Fun games for students with eyes on the future

From left, Oxford Elementary School fifth graders Avery LaPine, Gage Burns, Cameron Clark, and CJ Ascroft posing with one of the Apple iPads used for Bloxels.

By Teddy Rydquist
Leader Staff Writer
Oxford Elementary School, made up of third through fifth-grade students and located at 109 Pontiac Street, has used the changes to the school day caused by the coronavirus (COVID-19) as a way to implement a new activity into their lesson plans, one that has been a hit with students.
A few days each week, students use the provided Apple iPads to play “Bloxels,” an application which allows users to build their own video games and share the created art, characters and stories within that game with their classmates.
“Oakland Schools has a STEM (science, technology, engineering and mathematics) program, where they’re the owners of the iPads, the licenses for Bloxels, the licenses for CoSpaces, which we’re looking for next, and they can access all the schools within Oakland County,” said Oxford Elementary School Principal Jeff Brown.
“The cool part of this is it allows us to checkout these things directly from Oakland Schools, without actually having to make the purchases ourselves. So, it’s a true partnership. The way we’ve specifically been involved is a former Oxford teacher, Phil Kimmel, is one of the two main teachers for the STEM program through Oakland Schools. We obviously have a great relationship with him, and he came out last year with another person named Kyle Kilpatrick, he’s the other co-director of this, and they made a sales pitch to all of our teachers and showed us probably ten different products we could use. We have now started choosing what we thought would be the most fun and the most interesting for kids, and Bloxels is the first one we’ve brought up.”
This new addition to the school day has not only been a change for students, but the teachers have also devoted time to learning these new applications.
“For this year especially, ‘fun’ is one of our big goals,” Brown, who is in his 12th year as Principal at Oxford Elementary, said.
“What I ask the teachers to do is play along with the kids, and our goal is to have about six different platforms come this year, every six weeks, we’re going to rotate it in for a new kind of game or new experience. My goal for this year is just to have the teachers see what it is, we’ll figure out where it fits in our curriculum, but we have to do the play part first, we have to see what it’s capable of.
“In this game (Bloxels), there’s like eight different color blocks and the blocks can all do different things. The white block is like a story block, where you can type in words or paragraphs or phrases, so, you get to this point in the game and you can type text. I can see teachers doing something fun with it that way, with kids writing stories, developing characters and things like that.”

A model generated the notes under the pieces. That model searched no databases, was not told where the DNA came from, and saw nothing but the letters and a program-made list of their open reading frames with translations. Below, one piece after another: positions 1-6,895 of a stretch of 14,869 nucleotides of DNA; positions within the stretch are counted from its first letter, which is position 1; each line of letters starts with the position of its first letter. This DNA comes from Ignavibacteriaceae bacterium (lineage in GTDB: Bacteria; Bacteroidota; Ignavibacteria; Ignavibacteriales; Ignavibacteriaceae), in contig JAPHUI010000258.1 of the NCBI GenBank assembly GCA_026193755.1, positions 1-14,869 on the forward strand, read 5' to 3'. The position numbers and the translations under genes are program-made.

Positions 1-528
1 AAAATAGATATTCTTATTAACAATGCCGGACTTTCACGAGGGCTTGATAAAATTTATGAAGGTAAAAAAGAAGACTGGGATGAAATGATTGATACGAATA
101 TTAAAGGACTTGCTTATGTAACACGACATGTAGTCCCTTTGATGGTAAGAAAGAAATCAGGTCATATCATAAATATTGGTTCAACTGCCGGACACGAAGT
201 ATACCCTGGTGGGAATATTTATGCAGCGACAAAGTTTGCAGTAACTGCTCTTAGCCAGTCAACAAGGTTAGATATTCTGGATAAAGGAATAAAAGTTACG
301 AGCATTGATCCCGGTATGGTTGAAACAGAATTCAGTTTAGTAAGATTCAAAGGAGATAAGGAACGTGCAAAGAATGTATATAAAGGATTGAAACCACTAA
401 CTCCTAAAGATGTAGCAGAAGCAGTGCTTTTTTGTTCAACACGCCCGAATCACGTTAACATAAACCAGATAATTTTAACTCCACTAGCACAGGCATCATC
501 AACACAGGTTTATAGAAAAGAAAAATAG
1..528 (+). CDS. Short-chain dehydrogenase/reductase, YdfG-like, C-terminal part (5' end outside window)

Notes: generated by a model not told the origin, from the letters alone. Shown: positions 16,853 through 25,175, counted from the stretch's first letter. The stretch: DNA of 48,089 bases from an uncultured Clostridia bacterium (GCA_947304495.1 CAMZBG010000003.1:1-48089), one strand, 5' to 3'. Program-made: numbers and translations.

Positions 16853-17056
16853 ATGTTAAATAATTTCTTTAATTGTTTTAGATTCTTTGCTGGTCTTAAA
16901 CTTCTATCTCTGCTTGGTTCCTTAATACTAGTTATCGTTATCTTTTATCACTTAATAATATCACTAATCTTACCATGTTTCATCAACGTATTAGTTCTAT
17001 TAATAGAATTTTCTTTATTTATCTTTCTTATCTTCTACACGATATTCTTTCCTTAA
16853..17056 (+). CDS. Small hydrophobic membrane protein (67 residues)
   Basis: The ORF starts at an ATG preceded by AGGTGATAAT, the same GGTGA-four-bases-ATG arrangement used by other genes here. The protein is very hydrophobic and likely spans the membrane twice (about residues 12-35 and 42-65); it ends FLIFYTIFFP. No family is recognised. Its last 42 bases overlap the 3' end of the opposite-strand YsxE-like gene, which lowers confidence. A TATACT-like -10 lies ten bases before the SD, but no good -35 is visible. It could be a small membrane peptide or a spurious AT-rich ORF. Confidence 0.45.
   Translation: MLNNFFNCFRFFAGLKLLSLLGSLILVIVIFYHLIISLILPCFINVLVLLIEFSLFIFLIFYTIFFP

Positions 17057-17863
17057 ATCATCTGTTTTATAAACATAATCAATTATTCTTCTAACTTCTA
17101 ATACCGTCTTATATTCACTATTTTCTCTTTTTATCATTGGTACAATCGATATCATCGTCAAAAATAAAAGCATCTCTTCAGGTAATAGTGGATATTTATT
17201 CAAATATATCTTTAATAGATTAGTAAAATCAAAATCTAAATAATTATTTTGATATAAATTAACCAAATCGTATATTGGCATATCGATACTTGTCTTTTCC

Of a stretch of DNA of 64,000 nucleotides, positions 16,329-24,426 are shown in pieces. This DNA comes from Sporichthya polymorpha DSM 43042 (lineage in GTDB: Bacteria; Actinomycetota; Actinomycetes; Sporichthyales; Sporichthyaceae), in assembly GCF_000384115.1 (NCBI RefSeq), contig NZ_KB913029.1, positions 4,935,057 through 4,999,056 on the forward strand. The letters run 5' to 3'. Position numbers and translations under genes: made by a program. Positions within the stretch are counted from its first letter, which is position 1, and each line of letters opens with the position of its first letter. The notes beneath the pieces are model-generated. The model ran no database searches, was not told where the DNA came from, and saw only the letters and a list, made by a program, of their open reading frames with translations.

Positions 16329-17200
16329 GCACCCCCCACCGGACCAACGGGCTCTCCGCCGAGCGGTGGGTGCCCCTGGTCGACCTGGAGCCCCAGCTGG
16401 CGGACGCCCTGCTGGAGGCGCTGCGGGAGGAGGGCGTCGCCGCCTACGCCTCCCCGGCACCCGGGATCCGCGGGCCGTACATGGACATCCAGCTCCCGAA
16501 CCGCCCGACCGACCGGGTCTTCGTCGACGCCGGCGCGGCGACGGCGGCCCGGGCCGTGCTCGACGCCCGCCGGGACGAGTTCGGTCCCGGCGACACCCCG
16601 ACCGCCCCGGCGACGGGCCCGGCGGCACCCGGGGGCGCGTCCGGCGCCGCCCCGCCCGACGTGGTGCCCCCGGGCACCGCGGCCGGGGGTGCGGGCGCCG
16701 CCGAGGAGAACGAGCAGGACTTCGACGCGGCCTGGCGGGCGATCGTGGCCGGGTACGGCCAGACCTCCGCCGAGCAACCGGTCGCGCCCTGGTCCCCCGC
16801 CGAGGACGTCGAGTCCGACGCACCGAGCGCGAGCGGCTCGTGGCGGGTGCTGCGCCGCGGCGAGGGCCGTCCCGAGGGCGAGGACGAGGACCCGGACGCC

In their final year at the elementary level before making the jump to middle school in 2021-22, four fifth-grade students joined us to share their favorite part of the game.
“What I like best about Bloxels is you can, instead of playing the levels people have already made, you can make your own game,” said CJ Ascroft, who serves as his classroom’s leader, tasked with attending the Zoom assembly earlier this year describing the game and then relaying that information to his classmates.
“You can make your own character, make any character you want, any different thing. You can change your blocks however you want it to look. You can make the ground look like bricks and stuff. That’s my favorite part about the game.”
“You can add different animations,” Gage Burns chimed in. “I made this block where it’s full-size, then it shrinks until it’s nothing and then goes back out.”
Cameron Clark also appreciates the possibilities this game offers.
“My favorite part is the creativity,” he shared. “Like CJ (Ascroft) said, you can build whatever you want, you don’t have to stick to that one thing.”
Avery LaPine echoed her classmates’ claims.
“I like how in Bloxels, anything is possible,” she said. “If you don’t want to play your own game, you can play other peoples’ games, and everyone can do it.”
Most importantly, Brown and his staff have chosen to implement this with an eye on the future, hoping to show their students applications like this can lead to career opportunities down the road.
“From my perspective, from a school perspective, what I really would like the kids to see is, everyone wants to be an athlete because they can see that job. I like to play basketball, so I want to be a basketball player.
“What I’m hoping for our kids to do, we have all kinds of kids who love video games, but there’s a million different jobs connected to all of these games. You might not like to play video games, but you might be really good at art, and designing all those animations and backgrounds is really important.
“We just want the kids to see some of things they’re learning in school are directly applicable to a possible career they might want. When I went to school, there was very little of talk of, ‘My career should be something I’m interested in, it’s not just work?’
“You kind of forget, the people that are most passionate about what they do, it is because they love it. Trying to get the kids to understand at an early age, take the things you love and then try to figure out how to make a career out of that, you’re going to have a much happier life.”

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